"The Halane compound extending from the airport runway all the way down to Jazeera, stretching several kilometres, houses facilities that are
used both as homes and offices by the entire international presence in the beleaguered Somalia capital. Hotels and recreation facilities for both nationals and international staff, working at high profile positions are also located within the facilities.

"There is a large presence of the AU troops dotting all along the length of the compound which is responsible for the safety of civilians within the barricaded and wired perimeter walls cordoning off the area from the rest of the city.

"This compound, which is practically off-limits to the incumbent government and regular Somali residents of the capital, has often been called ‘a city within a city’ because of, besides its peculiar layout and nature, the life it contains which has no discernible contact or similarity to the mainstream one beyond the concrete and barbed wires."

The map above shows that. The distance is about 16 km. along the Jazeera (Jaziira) Road. Frankly I am skeptical that the Halane Compound goes 16 kms to the town of Jazeera. Having said that, I believe the area between the city and the town of Jazeera is used for training Somali military forces. I am not certain how much. Sixteen kilometers is almost 10 miles. That's a large area to protect as describe by the

For the moment, I'll concentrate on the urban area of Halane.

You are looking mainly at Halane, located at the southwest end of Mogadishu’s Aden Adde International Airport.

This is another look at the Halane Compound, taken from a Google Earth map said to be a 2018 shot. Google Earth has placed the UN Somalia (UNSOM) and UN Development Program (UNDP) offices inside this compound. It shows something known as the International Campus in the Halane Compound as well.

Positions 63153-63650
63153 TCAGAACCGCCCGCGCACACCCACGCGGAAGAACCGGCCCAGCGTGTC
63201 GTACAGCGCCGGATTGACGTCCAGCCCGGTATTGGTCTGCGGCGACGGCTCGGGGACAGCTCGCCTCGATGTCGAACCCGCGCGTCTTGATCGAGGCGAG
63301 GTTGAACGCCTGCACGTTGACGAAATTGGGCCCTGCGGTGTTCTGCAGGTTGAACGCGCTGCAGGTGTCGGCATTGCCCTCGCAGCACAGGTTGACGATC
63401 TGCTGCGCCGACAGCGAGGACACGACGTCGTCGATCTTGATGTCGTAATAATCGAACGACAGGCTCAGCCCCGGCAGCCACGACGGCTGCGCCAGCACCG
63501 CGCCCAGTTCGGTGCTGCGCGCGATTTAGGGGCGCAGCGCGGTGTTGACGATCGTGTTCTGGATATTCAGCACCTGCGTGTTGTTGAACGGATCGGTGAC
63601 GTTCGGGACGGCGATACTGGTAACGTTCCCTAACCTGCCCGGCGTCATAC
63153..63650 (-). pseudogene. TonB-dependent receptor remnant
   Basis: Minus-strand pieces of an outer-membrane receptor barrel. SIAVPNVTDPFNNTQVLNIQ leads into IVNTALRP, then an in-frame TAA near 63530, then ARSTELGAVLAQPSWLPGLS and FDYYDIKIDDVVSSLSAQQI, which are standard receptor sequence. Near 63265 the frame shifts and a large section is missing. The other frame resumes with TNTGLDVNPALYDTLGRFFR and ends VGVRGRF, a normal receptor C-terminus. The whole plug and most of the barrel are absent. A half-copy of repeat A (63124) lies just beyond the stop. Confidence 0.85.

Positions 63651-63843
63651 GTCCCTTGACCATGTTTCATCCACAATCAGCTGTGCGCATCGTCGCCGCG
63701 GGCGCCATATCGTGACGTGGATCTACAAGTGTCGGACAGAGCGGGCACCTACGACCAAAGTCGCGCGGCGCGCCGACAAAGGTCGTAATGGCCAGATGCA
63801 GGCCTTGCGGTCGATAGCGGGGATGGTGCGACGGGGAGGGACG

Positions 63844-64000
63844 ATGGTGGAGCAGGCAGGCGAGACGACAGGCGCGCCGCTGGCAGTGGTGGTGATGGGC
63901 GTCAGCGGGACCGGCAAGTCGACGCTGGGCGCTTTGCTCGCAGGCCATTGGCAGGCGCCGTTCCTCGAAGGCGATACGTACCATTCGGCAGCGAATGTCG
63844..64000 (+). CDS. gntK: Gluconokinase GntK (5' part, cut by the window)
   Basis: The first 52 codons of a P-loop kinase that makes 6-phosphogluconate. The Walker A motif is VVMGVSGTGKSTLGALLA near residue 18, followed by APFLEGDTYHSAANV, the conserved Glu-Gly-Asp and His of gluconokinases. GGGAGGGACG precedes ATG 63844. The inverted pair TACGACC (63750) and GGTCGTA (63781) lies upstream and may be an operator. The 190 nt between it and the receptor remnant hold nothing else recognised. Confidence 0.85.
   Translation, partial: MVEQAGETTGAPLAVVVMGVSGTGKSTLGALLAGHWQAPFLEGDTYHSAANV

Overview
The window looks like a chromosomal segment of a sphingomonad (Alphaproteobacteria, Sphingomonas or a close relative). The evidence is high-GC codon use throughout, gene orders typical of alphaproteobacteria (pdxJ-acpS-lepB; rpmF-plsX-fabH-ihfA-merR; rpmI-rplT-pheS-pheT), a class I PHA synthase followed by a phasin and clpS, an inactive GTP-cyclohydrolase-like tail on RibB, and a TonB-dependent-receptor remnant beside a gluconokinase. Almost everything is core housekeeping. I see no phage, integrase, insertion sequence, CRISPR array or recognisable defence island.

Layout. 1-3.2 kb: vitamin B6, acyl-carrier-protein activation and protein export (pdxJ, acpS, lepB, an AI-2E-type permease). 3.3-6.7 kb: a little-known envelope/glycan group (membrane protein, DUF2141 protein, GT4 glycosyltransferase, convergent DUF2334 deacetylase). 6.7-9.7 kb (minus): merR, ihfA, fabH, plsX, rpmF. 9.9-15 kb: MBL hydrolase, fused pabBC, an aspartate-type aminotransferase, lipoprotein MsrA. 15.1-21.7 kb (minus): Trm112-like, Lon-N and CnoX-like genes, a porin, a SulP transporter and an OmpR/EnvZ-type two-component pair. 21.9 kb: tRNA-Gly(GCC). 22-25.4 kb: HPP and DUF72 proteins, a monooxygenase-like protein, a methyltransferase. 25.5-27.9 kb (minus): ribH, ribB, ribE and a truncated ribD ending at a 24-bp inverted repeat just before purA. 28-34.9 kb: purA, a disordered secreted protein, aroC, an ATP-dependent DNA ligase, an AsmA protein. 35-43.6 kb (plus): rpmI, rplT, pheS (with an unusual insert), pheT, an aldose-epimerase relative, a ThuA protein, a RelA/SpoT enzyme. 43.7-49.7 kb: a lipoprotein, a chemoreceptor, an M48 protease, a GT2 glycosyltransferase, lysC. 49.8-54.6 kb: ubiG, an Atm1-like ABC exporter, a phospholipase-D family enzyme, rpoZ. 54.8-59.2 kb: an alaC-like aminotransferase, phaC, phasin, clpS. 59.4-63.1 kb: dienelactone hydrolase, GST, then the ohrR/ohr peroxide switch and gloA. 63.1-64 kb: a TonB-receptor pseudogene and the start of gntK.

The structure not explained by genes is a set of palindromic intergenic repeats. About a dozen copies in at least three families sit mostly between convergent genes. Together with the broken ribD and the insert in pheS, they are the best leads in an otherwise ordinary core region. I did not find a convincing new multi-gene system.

It is my understanding several embassies are in this compound. I have seen hints the US embassy will be located there as well, in a building already selected, but I have not been able to confirm.

On June 19, 2013 al-Shabaab attacked the Halane compound, killing 15, wounding another 20, perhaps 22. Reuters said "an ambulance service official said his crew carried away seven dead civilians," which would make the total 22. Reuters also said "The South African state weapons firm Denel said two of its staff were killed in the raid." Most other reports say four UNDP foreign security people, four Somali guards, and seven terrorists were killed killed, totaling 20.

There was an explosion the gate shown in the photo, called by one news outlet "the front gate which lies on the main road from Mogadishu airport," which I have interpreted to mean Jazeera Road. This photo appears to have been taken shortly after the explosion. Security people are outside deciding what to do., Apparently two suicide bombers detonated their bombs at the "front gate" followed by three to four al-Shabaab gunmen who stormed through the gate. Fighting lasted about two hours.

There have been many more attacks, some employing mortars.

These are two more photos of what I believe to be part of the Halane compound. Somalis whose interviews I have read see this compound as "occupied territory." People who work and live in the pound feel much the same, but they acknowledge the importance of safety. One UN worker said "It feels like a no man's land … I’m sure it is really far more vibrant than where we are staying, which feels more like a prison in a way … I don’t like the idea of setting myself apart from the rest of the local community (because that) breaks trust.”

Somalis living outside the compound do not have such protection. A student at Jobeky University in Mogadishu said, "Those people in Halane are afraid of us and we are also afraid of them … This is because they cannot interact with the community and we know nothing about them … They know us as Somalis, but we don’t know what they are."

There is a good You Tube presentation, "
Beyond The Massive Security Wall" which I commend to you.